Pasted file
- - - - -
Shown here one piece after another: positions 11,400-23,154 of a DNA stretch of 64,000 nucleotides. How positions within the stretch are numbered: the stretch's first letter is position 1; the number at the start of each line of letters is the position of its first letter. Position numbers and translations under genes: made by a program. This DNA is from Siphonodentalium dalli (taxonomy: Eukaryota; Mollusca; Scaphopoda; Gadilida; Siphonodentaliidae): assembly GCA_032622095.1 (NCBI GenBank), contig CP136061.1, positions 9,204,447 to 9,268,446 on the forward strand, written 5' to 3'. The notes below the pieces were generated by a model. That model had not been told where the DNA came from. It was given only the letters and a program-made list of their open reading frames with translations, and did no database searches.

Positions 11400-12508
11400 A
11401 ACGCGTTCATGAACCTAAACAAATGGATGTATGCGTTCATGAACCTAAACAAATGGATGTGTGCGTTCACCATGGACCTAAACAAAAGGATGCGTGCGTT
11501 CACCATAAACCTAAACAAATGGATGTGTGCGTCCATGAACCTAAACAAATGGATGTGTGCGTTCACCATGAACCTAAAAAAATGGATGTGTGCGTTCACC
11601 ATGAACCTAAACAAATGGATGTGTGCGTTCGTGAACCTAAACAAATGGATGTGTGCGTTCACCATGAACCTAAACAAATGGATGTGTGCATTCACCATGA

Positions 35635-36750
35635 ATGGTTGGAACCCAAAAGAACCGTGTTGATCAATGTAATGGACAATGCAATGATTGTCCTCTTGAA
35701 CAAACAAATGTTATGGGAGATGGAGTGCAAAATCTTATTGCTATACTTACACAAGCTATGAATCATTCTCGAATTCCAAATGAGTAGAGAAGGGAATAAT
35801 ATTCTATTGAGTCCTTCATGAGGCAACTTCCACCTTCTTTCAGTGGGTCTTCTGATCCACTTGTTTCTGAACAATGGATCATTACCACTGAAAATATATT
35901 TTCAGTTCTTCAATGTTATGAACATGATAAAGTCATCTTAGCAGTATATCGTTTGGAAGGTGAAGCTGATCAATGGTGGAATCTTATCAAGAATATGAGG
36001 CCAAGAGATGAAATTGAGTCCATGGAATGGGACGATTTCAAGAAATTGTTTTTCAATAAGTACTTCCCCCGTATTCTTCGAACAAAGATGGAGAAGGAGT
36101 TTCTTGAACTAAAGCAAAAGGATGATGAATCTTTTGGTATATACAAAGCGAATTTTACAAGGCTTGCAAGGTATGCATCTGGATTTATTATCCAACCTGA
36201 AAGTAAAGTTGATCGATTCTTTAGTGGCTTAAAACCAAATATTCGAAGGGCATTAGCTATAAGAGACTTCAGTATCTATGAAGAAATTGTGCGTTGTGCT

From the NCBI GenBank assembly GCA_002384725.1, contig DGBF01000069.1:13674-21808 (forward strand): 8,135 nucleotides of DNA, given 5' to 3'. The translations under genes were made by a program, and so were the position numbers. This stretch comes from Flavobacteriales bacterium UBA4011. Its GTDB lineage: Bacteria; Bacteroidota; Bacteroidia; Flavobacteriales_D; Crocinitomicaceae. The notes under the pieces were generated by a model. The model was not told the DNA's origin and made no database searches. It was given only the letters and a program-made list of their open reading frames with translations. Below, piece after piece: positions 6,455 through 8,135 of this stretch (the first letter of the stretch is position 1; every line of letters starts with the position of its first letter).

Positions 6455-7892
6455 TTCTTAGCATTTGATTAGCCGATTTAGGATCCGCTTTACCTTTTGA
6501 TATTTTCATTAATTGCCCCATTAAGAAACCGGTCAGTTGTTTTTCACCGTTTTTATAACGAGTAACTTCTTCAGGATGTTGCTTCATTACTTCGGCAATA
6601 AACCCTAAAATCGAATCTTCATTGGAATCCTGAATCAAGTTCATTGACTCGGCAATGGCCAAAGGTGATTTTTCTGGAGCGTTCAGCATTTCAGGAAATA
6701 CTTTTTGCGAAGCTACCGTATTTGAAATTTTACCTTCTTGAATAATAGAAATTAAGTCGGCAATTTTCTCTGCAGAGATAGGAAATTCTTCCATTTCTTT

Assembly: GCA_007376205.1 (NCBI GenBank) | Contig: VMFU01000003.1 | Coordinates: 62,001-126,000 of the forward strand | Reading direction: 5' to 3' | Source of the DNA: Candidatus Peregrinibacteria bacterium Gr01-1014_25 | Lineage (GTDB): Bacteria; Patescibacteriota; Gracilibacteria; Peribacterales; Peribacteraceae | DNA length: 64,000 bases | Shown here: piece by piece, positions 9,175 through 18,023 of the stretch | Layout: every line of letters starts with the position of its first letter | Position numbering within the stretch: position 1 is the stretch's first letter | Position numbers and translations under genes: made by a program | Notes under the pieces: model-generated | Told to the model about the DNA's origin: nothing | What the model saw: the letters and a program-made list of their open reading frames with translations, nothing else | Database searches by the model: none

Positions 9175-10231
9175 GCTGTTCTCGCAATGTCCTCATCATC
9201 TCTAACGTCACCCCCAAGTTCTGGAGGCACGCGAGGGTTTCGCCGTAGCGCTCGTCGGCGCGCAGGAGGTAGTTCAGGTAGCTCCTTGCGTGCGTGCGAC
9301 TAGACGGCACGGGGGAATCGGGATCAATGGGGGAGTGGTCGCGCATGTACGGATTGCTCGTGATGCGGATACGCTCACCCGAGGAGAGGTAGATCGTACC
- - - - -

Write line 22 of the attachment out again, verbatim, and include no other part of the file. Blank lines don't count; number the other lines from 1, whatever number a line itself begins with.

Positions 9175-10231